If you were to believe the history of Motorsports as told by some E30 enthusiasts, nothing would have existed before the M3 and nothing can compare since. Sure, the M3 was an impressive car and had a long and illustrious career, and in terms of a single type of racing it won more than any other single model has. But was it more dominant than the Porsche 956/962, for example? 8 overall wins at Le Mans is certainly quite impressive in a life that spanned over a decade. Or how about the all-conquering Lancia Delta, which won the WRC Championship for 6 years straight? Or Ferrari’s successive and evolutionary F2002, F2003GA, and F2004 – one of the most dominant streaks in Formula 1 history – the F2004 won 15 out of 18 races and nearly all of the track records it set that year still stand over a decade later. While I’d agree that it doesn’t diminish from the achievement of the E30, I’d argue that it’s not the most impressive achievement in Motorsports history. Still, that winning heritage paid dividends for BMW in the sales and reputation department, and the E30 M3 has become a rocketship still heading towards its apogee. $90,000 for an E30 used to sound laughable, but suddenly it’s the market reality for the limited and low mileage examples. Even track-dog M3s are experiencing a resurgence in value; which raises the question – would you rather have the legend of the M3 or something of racing pedigree from the same generation but with a much higher performance envelope?
All posts tagged 944
In the late 1980s, the front-engined Porsche lineup started to get a bit convoluted – especially amongst the 4 cylinder variants. In 1986, you could choose between the the base 944 with the 150 horsepower 2.5 liter inline-4 8 valve motor that had reinvigorated the revised 924 chassis into the 944 for 1982, or if you were gunning for the big boys you could select the 217 horsepower Turbo model. To bridge the gap in performance between the two, Porsche introduced a mid-range model in 1987; the 944S. Based in part on the development of the 924 and 944 GTR Le Mans race cars from a few years earlier, the M44.40 double overhead cam 16 value motor split the difference between the two previous offerings; essentially half the 928S motor, the new “Super” produced 190 horsepower slotting itself almost perfectly in the middle of the other two offerings. Added to the S were a host of Turbo items, including springs and parts of the brake system, as well as some exotic parts such as the use of magnesium in the engine bay to keep weight down. Outside, only discrete “16 Ventiler” badges on the front fender trim differentiated that this was a special model. Coupled with the reintroduction of the 924S model, Porsche now offered four different variants of the 4-cylinder transaxle cars for enthusiasts of differing budgets. The 944S’s base price was around $5,000 more dear than the 924S, but it was considerable $8,000 less than the Turbo model’s base price. Add some options in and these 944Ss could easily crest $30,000, around what it would have cost you to walk out of the dealer with this particular example:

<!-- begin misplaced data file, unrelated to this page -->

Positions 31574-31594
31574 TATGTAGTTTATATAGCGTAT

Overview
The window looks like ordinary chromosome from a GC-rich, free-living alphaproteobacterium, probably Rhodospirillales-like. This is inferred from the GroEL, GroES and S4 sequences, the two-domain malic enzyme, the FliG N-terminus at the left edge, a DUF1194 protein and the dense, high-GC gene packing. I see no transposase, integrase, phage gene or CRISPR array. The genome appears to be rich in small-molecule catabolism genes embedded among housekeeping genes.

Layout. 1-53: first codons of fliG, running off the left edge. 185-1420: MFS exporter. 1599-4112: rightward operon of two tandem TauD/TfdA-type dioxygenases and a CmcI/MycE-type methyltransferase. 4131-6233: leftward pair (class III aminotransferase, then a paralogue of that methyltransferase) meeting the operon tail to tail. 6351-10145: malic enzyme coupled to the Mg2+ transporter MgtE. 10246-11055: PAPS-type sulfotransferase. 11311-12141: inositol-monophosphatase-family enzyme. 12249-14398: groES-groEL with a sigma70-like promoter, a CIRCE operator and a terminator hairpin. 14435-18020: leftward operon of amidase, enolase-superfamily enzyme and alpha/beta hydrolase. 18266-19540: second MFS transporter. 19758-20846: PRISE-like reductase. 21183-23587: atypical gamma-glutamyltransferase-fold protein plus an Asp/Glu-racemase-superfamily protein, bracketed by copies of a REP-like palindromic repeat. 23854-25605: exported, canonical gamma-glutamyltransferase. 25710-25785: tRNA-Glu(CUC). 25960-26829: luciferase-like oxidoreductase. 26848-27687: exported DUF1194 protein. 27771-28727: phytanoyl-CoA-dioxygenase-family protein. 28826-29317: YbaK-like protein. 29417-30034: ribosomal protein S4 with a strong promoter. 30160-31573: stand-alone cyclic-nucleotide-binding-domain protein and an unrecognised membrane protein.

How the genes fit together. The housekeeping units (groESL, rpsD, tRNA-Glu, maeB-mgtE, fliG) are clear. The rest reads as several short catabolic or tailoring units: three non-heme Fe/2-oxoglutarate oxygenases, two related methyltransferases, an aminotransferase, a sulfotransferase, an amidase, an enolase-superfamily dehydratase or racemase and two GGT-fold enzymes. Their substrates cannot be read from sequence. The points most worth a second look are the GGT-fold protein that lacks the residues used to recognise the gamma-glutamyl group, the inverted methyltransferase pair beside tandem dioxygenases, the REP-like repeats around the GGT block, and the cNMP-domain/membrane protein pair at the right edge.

CLICK FOR DETAILS: 1987 Porsche 944S on Cleveland Craigslist
I have mixed feelings every time I see a low mileage car. I’m always impressed that someone could resist the desire to drive a car they clearly loved very much. If they’re in good condition, I marvel over the amount of care necessary to sustain quality interior and exterior for, in this case, 32 years. But I also get a little confused; if it’s a high dollar exotic or special edition car being kept as a collectable, I guess I understand. But randomly will appear normal examples of slightly less than ordinary cars with nearly no miles accrued. Why? Why did the owner of this Porsche 944 buy it and then drive it only 500 miles a year? If the 944 is generally an unappreciated car, this is one of the lesser appreciated in the 944 run; an early car with stamped suspension and the same dash found in the 924, it’s one of the 5,500-odd reported imported for the 1983 model year to the U.S.. It’s not the first model year, nor is it a special edition. But the low mileage survivor is presented in pretty impressive condition, and that makes it quite special today:
CLICK FOR DETAILS: 1983 Porsche 944 on eBay
It may sound strange, but this is – I believe – the first non-S, non-Cup 1988 944 Turbo we’ve written up on this blog. While that may not sound outrageous, the 944 Turbo is a staple of these pages and considering the thousands of cars we’ve written up – virtually with every production year covered – it’s a bit strange to me. But as with 1987, 1988 was a year of change for the 944 Turbo; while the standard model carried over the ABS and airbag changes from the previous model, there were no major changes (the DME chip was changed from 24 to 28 pin; that’s about it). However, the big change was the half year introduction of the “S” model; standard M030 suspension and upgraded power were the highlights. While the power increase wasn’t huge at only 30, the limited run status, additional power, cool Silver Rose colors and upgraded suspension mean that it’s the model that we often concentrate on. Of course, that means we overlook the standard Turbo, and that’s a shame – because like the ’86 and ’87 cars, they were still great performance values and offered significant forced induction street credentials. It was, after all, a Porsche Turbo you were cruising in; select Guards Red from the color pallet and you’d have completed the Yuppie dream coupe recipe: